Vancouver: A Vancouver-based gold mining company has rejected claims that it used forced labour in its open-pit mine in China’s Xinjiang region.
The company even accused the Chinese government of attempting to confiscate the operation worth an estimated US$1-billion.
Ivy Chong, chief executive of Dynasty Gold Corp., said in an interview as quoted by The Globe And Mail that the company employed about 150 workers from different ethnic backgrounds and paid “equitable compensation” at its Qi2 gold mine in Hatu, a mining district in northwest Xinjiang.
She said 'all protocols and culture practices were followed including special holidays for religious practices' at the mine, where there are nearby 're-education' centres for political indoctrination and skills training.
The junior mining company is currently locked in a legal battle over ownership of the project with its state-owned Chinese partners, and says in investor documents that it is “actively pursuing a settlement", the newspaper reported.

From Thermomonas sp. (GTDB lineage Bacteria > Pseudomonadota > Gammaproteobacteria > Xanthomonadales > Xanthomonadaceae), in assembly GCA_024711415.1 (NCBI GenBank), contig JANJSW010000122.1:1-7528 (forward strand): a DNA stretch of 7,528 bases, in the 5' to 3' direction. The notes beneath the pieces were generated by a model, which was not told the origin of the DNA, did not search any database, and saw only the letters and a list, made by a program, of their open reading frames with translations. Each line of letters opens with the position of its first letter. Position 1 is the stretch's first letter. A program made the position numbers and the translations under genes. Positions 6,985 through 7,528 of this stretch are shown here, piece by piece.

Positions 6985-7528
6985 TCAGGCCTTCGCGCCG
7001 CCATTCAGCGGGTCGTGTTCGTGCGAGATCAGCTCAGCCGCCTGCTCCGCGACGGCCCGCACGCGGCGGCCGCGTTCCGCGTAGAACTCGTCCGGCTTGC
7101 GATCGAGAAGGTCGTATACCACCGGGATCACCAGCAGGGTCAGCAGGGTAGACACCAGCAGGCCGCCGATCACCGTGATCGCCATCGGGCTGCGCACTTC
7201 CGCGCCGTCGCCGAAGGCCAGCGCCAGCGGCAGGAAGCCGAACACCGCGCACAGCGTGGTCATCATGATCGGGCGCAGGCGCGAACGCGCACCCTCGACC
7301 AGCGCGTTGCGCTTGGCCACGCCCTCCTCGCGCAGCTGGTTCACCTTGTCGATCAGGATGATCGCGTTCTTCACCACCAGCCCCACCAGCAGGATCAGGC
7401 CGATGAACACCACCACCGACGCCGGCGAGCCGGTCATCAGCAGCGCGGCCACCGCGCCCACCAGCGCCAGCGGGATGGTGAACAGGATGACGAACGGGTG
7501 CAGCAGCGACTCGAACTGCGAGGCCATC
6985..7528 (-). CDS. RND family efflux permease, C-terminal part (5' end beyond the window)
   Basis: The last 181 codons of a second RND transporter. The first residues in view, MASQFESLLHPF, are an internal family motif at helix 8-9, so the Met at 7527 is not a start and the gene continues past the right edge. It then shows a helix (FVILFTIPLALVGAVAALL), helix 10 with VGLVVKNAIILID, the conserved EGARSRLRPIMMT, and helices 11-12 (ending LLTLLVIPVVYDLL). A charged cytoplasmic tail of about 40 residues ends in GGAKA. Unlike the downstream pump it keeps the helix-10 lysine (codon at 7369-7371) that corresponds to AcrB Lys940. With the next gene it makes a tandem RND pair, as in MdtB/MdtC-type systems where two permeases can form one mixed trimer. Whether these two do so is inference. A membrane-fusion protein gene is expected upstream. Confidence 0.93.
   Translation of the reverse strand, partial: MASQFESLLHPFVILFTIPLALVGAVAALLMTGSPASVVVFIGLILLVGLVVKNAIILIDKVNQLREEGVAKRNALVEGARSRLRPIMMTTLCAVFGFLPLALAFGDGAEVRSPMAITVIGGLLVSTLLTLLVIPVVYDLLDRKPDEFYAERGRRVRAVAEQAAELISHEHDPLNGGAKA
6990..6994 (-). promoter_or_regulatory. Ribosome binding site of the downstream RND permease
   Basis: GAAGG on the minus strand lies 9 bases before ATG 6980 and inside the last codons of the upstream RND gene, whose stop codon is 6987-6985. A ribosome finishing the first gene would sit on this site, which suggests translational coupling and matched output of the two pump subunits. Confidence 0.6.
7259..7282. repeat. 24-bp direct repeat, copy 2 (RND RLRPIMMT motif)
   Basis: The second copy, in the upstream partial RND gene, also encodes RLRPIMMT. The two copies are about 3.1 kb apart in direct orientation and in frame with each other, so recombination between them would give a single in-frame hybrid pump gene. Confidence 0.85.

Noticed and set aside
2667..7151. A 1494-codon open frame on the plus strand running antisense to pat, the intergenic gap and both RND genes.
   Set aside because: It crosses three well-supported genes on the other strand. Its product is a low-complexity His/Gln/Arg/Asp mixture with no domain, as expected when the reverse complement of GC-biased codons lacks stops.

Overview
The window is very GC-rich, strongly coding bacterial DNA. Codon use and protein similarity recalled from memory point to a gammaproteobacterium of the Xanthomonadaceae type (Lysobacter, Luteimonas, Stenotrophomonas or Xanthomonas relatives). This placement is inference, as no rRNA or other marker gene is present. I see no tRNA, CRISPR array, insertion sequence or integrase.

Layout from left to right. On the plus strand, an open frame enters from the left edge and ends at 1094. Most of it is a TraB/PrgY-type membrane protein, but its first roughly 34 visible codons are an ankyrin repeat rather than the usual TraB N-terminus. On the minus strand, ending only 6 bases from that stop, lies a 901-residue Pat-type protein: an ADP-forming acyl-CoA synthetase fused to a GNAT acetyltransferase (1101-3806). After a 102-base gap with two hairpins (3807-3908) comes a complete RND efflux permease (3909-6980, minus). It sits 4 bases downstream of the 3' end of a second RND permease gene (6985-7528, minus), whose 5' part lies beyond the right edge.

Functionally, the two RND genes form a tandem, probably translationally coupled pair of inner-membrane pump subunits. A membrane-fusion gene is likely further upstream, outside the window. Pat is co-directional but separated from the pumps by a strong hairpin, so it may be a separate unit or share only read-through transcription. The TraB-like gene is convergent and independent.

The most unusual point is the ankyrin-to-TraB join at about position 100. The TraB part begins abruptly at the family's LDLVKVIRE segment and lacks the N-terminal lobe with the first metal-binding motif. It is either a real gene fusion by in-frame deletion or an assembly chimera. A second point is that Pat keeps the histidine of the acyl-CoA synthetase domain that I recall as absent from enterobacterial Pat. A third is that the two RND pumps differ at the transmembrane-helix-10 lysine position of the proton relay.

Chong even claimed that Dynasty’s minority partners are trying to steal the company away from her with help from Chinese courts.
Dynasty, which has invested US$12-million in the Hatu gold mine, holds a 70-per-cent interest, while the remaining 30 per cent is held by Western Region Gold Co. Ltd., a wholly owned subsidiary of the state-owned enterprise, Xinjiang Nonferrous Metal Industry Group Co. Ltd. (XNF), reports the The Globe And Mail.
“They simply took our mine. Our partner is the Chinese government in Xinjiang and so we have been asking for Canadian government help for the last while but we have not got any,” Chong said.
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